Records advocate: more transparency, fewer fees
Oregon's departing public records advocate said Wednesday, Oct. 9, that high fees often create a barrier for requesters seeking public information, and called for more clarity and less discretion for public bodies assessing fees to fill those requests.
In her 11-page final report, Ginger McCall said fees were "perhaps the single most pressing issue related to public records requests." She also said there should be a way for those denied records by elected officials to appeal without the costly step of going to court.
She also wrote that more resources, such as a tracking tool, should be dedicated to handling requests for government records. And she endorsed changes to state law to make the advocate more independent from political influence, saying an independent advocate would be more effective.
Confusion and animosity
Gov. Kate Brown appointed McCall last year to be the state's first public records advocate, a position created by legislation in 2017.
McCall resigned in early September, pointing to what she said were backchannel attempts to get her to quietly promote the governor's agenda on a state council considering changes to the state's public records law.
Oregon public bodies have wide latitude on how they charge fees, allowing for "vastly different fees" to be assessed, McCall wrote in her report, and that discretion is the "root cause of much of the confusion and animosity around fees."
According to a survey conducted by the state Public Records Advisory Council, there were "vast discrepancies in fee collection across public bodies." Some collected thousands in fees, while others collected little. Some agencies also charge requestors for the costs of having a government attorney review the documents.
"While independence in state government is a challenge this advocate is familiar with, it is not impossible to imagine that some kind of separate, independent or simply walled-off office can exist which can provide a reliable review of elected officials' public records decisions."
McCall said there should be more recourse for those whose requests for information are denied by elected officials. Under state law, Oregonians can only appeal elected officials' decisions on public records to a court. "Most requesters lack the resources to vindicate their rights in court," McCall wrote. "This creates a lack of accountability around the decisions of elected officials as any disputes about the disclosure of public records in their possession can only be settled in court, which is an often prohibitively costly and time-consuming undertaking for most requestors."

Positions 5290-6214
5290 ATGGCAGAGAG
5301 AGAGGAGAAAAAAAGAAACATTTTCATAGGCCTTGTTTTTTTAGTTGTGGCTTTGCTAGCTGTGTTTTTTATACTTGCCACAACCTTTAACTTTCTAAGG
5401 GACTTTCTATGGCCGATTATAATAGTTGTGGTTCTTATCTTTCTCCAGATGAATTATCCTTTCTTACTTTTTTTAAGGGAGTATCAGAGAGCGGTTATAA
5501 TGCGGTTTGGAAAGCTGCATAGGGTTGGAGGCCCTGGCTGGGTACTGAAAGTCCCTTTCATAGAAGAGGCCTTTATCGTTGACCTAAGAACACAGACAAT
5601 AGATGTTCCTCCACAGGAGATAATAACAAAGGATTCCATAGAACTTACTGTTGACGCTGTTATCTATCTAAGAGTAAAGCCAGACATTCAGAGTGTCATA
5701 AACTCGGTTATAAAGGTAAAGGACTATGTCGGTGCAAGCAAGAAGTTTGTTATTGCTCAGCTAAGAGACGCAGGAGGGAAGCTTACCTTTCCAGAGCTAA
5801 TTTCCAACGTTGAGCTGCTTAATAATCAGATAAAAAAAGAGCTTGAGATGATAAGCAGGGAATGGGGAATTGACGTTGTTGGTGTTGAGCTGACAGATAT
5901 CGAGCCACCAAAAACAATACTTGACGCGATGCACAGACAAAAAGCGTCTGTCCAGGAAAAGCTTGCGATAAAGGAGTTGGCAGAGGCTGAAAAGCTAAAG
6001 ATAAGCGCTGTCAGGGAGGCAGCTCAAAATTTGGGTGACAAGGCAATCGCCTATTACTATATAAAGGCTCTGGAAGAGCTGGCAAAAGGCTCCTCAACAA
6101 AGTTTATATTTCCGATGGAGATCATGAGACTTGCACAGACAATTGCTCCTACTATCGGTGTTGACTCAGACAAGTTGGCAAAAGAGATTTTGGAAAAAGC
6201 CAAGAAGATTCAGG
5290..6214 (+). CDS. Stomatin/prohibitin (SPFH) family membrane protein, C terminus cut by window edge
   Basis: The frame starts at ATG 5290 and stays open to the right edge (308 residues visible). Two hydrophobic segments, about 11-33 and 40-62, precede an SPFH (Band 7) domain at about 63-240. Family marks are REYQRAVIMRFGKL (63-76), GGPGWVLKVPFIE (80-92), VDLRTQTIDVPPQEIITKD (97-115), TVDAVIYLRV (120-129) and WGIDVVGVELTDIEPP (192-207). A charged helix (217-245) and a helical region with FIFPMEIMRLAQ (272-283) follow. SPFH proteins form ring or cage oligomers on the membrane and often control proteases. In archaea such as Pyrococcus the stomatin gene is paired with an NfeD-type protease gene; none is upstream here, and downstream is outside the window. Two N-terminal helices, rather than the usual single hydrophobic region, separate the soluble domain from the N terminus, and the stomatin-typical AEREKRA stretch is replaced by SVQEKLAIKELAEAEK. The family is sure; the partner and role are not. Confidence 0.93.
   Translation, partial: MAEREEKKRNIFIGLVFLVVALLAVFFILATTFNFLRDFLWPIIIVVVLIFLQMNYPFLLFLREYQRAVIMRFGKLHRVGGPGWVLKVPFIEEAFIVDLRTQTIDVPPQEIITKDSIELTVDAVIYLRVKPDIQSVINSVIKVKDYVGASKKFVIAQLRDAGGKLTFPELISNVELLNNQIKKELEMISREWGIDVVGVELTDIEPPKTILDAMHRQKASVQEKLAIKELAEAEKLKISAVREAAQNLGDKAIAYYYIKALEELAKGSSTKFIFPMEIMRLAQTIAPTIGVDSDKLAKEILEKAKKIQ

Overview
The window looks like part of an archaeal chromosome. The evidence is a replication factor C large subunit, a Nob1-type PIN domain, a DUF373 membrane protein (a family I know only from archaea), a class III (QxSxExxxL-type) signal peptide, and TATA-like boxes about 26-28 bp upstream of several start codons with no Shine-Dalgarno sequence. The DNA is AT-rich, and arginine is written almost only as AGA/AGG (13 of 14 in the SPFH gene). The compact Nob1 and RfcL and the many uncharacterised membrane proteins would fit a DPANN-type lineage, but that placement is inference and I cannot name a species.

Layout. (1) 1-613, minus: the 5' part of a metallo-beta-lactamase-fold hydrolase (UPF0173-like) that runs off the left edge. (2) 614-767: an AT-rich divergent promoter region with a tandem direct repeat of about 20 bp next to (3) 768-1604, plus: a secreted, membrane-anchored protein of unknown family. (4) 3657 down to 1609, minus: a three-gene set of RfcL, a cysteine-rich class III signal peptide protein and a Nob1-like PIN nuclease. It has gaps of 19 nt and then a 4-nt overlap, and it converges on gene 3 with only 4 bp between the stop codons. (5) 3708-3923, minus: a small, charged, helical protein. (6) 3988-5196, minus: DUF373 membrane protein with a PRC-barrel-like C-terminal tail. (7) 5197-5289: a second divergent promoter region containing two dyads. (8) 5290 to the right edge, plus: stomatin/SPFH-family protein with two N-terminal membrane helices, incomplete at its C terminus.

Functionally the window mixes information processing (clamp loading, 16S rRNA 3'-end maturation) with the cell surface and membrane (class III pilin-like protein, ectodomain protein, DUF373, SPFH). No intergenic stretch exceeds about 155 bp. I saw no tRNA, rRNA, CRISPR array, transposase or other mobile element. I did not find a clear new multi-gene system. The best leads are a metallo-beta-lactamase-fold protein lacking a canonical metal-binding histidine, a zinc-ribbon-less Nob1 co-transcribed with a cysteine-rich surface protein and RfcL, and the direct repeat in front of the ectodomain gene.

She suggested an "intermediate appeal option" pertaining to records of elected officials. "While independence in state government is a challenge this advocate is familiar with, it is not impossible to imagine that some kind of separate, independent or simply walled-off office can exist which can provide a reliable review of elected officials' public records decisions," McCall wrote.
McCall also stressed that the office of the advocate should be independent. "The independence of this office is important in order to be able to propose ambitious reforms, engage in meaningful and trusted facilitated dispute resolution, and even offer credible training on public records," McCall wrote.
Hit nail on the head
In late September, the Public Records Advisory Council voted to propose legislation in 2020 that would ensure the advocate is a direct hire of the council, and can only be removed for cause by the council.
McCall said in her report that the proposed change "minimizes the potential for political interference by any one elected official, since the advocate will be reporting to the entire council."
Rachel Alexander, vice president of the Oregon Territory chapter of the Society of Professional Journalists, applauded the report. "I think Ginger hit the nail on the head with this report," Alexander said. "The four reforms she outlined square almost perfectly with what we hear from our members and from media outlets across the state."
She added that McCall demonstrated well how "issues like high fees pose a barrier to requesters both in the media and members of the general public."
Scott Winkels, a lobbyist for the League of Oregon Cities and a member of the Public Records Advisory Council, was more cautious. He said he hadn't read the full report, but had read the section on fees.
"The law requires that we can get the cost, recoup the cost of providing the record," Winkels said. "Nobody should be turning a profit on it. As long as people are charging for the cost of the record, I think that's an acceptable practice."
He said he would be open to having a "conversation" about setting up a fee structure intended to discourage vague and overly broad requests, but reiterated Wednesday was the first he'd seen of McCall's report. "I haven't fully digested any of it, but if the (council) wants to take up this conversation, then we should do that," Winkels said.
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